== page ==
Originally Published MDDI April 2002R&D DIGEST

April 1, 2002

2 Min Read
In Search of an Earlier Diagnosis of Osteoarthritis

Originally Published MDDI April 2002


Because radiography is incapable of imaging cartilage, conventional x-ray diagnosis of osteoarthritis can only demonstrate that bones are getting closer and closer together as that tissue deteriorates. Now, a technique called diffraction enhanced imaging (DEI) may provide an important tool for diagnosing osteoarthritis by detecting cartilage degeneration at an earlier stage in the disease.

Led by Dean Chapman, PhD, associate professor of physics at Illinois Institute of Technology (IIT; Chicago), and Klaus Kuettner, PhD, chair of the Department of Biochemistry at Rush Medical College of Rush-Presbyterian Saint Luke's Medical Center (Chicago), the research team has used DEI to image cartilage, and correlate certain features in the images with various disease stages of osteoarthritis. The researchers explain that DEI delivers the same dose of radiation that conventional x-rays deliver, perhaps even less.

The research team used synchrotron radiation from the National Synchrotron Light Source at Brookhaven National Laboratory (New York) to generate the DEI images. Synchrotron radiation is also produced by the Advanced Photon Source (APS) at Argonne National Labs in Illinois. The researchers explain that APS produces high-energy x-rays of a single wavelength, instead of the broader-energy beams of conventional systems. Accelerated through a large ring using magnets, the x-ray beam is "tapped" for experiments. Placing a crystal in the beam's path after it passes through an object eliminates most of the scatter that degrades conventional x-rays. This results in sharper images that highlight the edges of objects and provide greater contrast with complex backgrounds.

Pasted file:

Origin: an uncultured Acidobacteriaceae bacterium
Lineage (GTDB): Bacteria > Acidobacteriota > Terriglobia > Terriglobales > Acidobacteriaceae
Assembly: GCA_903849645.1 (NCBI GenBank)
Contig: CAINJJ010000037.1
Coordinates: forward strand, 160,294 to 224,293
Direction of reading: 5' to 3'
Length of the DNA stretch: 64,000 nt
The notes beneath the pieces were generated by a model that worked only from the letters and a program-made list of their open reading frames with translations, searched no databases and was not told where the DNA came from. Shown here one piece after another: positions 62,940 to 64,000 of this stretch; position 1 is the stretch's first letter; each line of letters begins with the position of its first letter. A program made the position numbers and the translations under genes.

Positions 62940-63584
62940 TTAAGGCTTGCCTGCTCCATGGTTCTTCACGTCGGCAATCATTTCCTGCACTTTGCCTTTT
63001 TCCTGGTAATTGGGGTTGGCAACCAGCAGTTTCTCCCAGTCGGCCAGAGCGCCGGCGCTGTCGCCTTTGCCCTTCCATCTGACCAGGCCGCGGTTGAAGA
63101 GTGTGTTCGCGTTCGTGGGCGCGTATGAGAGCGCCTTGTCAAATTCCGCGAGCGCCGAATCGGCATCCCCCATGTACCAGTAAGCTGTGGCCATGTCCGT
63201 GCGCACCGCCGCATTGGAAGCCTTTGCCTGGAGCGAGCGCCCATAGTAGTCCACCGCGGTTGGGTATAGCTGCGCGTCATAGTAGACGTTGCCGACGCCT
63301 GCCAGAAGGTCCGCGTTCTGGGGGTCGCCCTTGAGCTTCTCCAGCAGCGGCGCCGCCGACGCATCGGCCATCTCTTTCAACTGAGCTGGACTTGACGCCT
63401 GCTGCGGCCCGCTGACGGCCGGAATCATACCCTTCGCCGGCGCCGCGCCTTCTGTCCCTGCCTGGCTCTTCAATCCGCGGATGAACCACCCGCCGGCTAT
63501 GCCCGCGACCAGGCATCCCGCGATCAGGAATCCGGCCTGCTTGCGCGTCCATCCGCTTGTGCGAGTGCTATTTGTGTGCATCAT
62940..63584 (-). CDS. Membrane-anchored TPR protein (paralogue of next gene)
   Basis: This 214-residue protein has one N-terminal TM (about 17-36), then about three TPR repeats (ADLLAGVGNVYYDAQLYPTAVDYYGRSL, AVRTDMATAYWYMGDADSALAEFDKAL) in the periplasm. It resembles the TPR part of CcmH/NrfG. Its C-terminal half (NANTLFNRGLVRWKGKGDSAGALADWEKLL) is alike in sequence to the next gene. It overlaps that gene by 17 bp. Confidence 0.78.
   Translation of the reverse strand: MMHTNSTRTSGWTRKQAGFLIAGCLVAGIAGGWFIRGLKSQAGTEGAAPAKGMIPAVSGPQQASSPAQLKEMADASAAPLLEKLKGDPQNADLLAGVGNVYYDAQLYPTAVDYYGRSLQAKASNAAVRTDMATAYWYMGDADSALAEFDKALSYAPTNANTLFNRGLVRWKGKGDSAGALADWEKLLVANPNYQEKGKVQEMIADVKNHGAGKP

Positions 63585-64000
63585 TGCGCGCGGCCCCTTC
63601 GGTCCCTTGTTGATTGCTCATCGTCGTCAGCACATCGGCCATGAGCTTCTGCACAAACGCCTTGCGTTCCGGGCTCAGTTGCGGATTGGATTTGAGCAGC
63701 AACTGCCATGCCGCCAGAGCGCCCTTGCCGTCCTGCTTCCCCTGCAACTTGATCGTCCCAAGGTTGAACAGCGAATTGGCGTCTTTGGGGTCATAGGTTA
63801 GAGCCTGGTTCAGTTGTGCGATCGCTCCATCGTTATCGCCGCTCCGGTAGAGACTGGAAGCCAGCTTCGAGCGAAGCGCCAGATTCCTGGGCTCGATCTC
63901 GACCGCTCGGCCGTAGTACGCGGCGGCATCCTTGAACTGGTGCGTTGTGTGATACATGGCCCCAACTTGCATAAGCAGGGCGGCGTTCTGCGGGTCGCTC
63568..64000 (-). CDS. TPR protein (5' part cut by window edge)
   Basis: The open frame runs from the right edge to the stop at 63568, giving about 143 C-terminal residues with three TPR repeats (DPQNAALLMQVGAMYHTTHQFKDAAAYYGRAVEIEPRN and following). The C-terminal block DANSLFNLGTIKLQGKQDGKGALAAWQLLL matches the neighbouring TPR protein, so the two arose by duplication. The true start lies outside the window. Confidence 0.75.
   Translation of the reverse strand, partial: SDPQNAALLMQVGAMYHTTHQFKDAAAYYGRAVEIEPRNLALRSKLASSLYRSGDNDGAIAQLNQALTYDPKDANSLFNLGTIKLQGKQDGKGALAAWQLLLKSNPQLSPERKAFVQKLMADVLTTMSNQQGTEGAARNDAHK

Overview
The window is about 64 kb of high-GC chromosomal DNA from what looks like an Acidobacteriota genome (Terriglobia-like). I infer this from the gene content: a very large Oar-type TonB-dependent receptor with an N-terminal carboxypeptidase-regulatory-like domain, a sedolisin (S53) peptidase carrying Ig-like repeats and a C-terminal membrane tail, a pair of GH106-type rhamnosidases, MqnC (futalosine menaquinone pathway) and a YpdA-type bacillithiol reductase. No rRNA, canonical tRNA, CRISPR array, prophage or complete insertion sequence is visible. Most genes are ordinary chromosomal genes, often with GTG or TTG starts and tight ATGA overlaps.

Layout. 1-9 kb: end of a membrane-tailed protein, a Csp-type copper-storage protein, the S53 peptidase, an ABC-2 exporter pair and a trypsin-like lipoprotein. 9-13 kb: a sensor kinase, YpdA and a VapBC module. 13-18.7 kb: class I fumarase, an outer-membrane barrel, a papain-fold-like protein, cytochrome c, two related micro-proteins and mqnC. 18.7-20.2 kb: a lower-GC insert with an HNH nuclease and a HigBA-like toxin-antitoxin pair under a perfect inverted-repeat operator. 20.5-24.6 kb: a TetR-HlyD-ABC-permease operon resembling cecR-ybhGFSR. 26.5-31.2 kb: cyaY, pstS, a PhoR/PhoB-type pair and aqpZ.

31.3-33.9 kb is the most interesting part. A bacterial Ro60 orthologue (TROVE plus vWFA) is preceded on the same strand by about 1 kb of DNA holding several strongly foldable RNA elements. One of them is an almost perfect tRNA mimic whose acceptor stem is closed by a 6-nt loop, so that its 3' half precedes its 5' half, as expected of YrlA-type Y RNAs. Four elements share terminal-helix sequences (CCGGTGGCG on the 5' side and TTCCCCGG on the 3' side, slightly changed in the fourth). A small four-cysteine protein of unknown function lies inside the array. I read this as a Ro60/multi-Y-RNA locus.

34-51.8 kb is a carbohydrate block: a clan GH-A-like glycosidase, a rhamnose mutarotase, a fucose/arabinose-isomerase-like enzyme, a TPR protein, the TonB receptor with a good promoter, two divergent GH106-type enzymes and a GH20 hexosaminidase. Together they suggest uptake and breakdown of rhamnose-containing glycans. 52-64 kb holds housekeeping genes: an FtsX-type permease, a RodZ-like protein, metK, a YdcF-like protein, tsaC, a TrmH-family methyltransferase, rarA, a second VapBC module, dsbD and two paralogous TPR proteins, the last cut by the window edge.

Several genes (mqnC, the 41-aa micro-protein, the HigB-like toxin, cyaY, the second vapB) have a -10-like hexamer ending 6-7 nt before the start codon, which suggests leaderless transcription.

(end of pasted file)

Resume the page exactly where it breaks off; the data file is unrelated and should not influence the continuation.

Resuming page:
The scientists speculate that DEI is well suited for cartilage because the tissue exists in discrete shapes with clearly defined edges that DEI can clearly capture. The IIT researchers are now looking into developing DEI to screen for osteoarthritis in patients. Chapman considers moving DEI into a clinical setting to be a challenge. The group is currently considering alternative energy sources that can mimic synchrotron radiation. Says Chapman, "Fortunately, DEI isn't reliant on the high energy of synchrotron radiation, but on the alignment of the rays." He explains that a small prototype DEI machine at IIT uses a regular x-ray tube. The unit, however, has produced high-resolution DEI images comparable to those taken at Argonne.

Carol Muehleman, PhD, of Rush Presbyterian and one of Chapman's collaborators, believes that DEI has the potential to become a valuable diagnostic tool for physicians. "Right now we can only determine, by regular x-rays, if a person is losing their cartilage through degeneration by watching the spaces between their bones get smaller as the cartilage wears down," she says. "With DEI, we would actually be able to see the cartilage and detect osteoarthritis much earlier for treatment."

Copyright ©2002 Medical Device & Diagnostic Industry

Sign up for the QMED & MD+DI Daily newsletter.

You May Also Like